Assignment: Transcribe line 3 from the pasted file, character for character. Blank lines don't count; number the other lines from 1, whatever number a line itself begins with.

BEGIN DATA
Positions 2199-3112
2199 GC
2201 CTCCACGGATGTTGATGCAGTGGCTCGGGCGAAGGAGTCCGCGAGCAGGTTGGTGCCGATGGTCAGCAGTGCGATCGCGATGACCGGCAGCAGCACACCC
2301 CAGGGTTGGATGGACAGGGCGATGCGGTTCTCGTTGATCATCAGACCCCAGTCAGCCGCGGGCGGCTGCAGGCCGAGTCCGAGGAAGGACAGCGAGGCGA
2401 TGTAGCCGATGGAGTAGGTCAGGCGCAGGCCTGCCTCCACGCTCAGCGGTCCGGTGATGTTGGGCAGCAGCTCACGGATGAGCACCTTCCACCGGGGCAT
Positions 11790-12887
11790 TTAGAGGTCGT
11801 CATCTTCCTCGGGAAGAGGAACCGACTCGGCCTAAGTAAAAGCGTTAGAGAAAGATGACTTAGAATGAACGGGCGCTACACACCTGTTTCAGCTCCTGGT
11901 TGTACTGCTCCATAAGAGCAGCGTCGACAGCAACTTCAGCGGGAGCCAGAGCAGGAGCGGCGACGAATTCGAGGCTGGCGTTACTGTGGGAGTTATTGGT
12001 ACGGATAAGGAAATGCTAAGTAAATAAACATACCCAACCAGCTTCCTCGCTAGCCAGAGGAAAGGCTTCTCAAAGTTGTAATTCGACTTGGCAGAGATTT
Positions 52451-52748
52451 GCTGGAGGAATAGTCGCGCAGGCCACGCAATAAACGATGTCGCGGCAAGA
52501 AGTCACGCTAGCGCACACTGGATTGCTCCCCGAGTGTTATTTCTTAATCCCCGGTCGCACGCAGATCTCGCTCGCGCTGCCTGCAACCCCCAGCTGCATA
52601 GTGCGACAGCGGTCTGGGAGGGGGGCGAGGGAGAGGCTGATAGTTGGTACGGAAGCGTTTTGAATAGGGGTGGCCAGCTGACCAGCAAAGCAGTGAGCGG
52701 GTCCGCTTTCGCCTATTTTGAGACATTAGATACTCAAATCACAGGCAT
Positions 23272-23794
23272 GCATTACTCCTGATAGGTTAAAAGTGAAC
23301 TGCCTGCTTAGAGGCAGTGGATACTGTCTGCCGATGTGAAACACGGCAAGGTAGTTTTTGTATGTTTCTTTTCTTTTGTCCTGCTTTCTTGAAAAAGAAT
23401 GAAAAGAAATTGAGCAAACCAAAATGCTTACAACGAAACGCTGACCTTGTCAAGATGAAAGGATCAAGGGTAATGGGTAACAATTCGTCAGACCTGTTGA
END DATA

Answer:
2201 CTCCACGGATGTTGATGCAGTGGCTCGGGCGAAGGAGTCCGCGAGCAGGTTGGTGCCGATGGTCAGCAGTGCGATCGCGATGACCGGCAGCAGCACACCC